03/10/2015 10:38 EDT | Updated 05/10/2015 05:59 EDT

City council to vote on John Tory’s first budget as mayor

John Tory hopes to pass his first budget as mayor today, though conflict among Toronto’s council is starting to mount over the $11.5-billion spending plan.

Tory met with councillors on Monday ahead of the vote to discuss any last-minute issues. While final debates and possible changes are possible, Tory’s budget chief, Coun. Gary Crawford, says the process has gone well.

"It’s a very solid, sound budget that I think the majority of councillors will support," Crawford said.

Tory said he believes the budget strikes a balance between keeping a lid on property taxes and making needed investments in the city. It features new money for a range of services, including restoring some bus routes cut by the last administration and making TTC free for children. It also includes a 2.75 per cent increase in property taxes.

The proposed budget also takes the unprecedented step, however, of the city borrowing from future capital projects. The city is taking this step to fill an $86-million hole in the budget that city officials say was caused when the province cancelled plans to pay for social housing. 

That move has upset some councillors, including Gord Perks, who plans to introduce a proposed tax increase a few points higher than inflation to avoid the borrowing plan.

"It’s like borrowing from your (Retirement Savings Plan) to pay your mortgage. No financial planner would tell you to do that," he said.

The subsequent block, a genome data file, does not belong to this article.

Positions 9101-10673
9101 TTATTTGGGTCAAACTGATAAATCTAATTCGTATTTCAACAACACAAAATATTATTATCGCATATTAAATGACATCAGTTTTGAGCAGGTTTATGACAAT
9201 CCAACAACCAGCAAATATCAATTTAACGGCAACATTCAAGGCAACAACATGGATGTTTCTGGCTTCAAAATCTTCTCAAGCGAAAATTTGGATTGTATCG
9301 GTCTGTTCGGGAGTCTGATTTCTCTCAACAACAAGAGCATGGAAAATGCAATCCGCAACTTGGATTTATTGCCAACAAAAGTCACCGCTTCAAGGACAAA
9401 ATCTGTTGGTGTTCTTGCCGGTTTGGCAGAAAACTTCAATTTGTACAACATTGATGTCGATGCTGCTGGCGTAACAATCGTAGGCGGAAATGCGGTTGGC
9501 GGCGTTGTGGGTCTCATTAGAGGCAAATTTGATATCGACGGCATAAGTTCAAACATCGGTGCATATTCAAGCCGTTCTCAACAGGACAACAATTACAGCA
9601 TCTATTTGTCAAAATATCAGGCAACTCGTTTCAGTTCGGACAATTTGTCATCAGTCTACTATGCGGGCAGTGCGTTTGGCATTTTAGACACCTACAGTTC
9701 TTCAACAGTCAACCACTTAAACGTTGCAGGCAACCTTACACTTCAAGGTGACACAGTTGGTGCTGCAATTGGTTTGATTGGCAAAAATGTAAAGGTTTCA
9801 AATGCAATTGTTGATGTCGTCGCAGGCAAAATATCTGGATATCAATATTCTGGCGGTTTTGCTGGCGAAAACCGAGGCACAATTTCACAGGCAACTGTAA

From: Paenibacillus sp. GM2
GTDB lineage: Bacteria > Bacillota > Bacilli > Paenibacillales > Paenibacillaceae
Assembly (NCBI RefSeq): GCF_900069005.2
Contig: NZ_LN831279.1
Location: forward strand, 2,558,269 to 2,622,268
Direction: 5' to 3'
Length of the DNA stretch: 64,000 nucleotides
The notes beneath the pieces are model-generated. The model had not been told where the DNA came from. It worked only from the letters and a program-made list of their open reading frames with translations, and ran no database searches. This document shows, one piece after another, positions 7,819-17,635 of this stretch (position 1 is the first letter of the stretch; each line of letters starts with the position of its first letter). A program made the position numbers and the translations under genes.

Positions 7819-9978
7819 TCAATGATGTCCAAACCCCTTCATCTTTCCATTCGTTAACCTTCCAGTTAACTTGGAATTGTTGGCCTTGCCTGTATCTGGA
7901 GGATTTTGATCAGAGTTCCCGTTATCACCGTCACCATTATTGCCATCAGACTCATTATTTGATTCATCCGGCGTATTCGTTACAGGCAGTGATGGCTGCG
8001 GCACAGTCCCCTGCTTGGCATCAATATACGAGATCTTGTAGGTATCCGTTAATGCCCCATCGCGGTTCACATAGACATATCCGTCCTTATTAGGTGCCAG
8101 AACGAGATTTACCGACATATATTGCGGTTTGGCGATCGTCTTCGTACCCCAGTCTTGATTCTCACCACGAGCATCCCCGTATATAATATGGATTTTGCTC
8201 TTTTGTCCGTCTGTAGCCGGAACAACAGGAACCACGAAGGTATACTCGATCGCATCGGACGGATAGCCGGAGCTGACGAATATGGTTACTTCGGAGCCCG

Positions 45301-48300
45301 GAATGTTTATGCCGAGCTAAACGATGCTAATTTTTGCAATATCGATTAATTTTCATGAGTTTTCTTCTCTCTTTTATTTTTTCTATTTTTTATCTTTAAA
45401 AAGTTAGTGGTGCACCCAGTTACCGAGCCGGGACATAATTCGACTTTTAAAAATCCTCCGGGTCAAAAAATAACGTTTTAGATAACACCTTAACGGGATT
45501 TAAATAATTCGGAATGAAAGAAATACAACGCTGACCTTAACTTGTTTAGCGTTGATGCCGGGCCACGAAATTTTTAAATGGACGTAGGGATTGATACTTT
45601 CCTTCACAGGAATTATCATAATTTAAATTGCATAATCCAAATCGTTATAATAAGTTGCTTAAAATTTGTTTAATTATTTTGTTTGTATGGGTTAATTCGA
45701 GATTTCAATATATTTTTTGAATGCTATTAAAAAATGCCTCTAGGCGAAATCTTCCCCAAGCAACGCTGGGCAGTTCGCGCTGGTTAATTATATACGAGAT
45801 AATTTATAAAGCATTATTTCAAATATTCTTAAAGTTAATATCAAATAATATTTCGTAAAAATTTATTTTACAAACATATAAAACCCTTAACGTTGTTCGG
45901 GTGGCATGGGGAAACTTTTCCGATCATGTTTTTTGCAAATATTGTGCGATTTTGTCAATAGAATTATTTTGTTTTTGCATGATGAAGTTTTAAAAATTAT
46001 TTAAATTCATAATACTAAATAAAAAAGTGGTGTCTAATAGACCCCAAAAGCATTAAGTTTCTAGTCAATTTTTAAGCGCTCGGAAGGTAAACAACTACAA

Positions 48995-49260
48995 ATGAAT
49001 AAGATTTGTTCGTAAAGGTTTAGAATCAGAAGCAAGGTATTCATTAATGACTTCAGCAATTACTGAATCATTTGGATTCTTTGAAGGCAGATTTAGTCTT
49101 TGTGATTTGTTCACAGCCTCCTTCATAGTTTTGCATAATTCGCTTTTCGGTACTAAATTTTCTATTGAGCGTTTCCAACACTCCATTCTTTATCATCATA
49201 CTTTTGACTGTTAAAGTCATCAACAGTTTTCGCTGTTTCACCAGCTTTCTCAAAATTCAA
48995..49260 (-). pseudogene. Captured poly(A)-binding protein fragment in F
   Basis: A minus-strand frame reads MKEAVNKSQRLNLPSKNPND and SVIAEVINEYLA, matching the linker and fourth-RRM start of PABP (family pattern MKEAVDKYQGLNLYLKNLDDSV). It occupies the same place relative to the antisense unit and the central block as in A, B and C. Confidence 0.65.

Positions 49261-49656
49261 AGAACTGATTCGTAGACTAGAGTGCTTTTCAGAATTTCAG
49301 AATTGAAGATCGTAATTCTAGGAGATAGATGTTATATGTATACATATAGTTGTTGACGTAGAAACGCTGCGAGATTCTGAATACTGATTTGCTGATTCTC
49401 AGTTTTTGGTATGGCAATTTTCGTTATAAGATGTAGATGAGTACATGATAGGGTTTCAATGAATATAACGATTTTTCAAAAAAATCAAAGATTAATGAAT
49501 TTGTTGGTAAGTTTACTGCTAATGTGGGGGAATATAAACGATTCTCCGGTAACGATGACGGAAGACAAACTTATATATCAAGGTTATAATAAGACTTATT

Coun. Rob Ford also criticized the budget in a news release that called for the mayor and councillors to vote against the solid waste rates included in the budget.

"Why is John Tory increasing waste collection pricing by 58 per cent or $18 million? I can only guess that the $18 million will be used to restart the gravy train at city hall," Ford’s statement said.

Beyond whatever tax increase is approved, residents will also be hit with an additional one per cent tax dedicated to pay for the Scarborough subway.

The debate over the new budget may also see council bring up new revenue tools, something Tory hasn’t discussed in detail since taking office.

"At the end of the day this is a pretty good budget," said Coun. Joe Mihevc, who added left-leaning councillors have been encouraged by the document.

"It restores some of the cuts that were made in the previous administration, it makes a good down payment on poverty reduction … the TTC can’t help but be pleased."

Tuesday also mark’s Tory’s 100th day as mayor.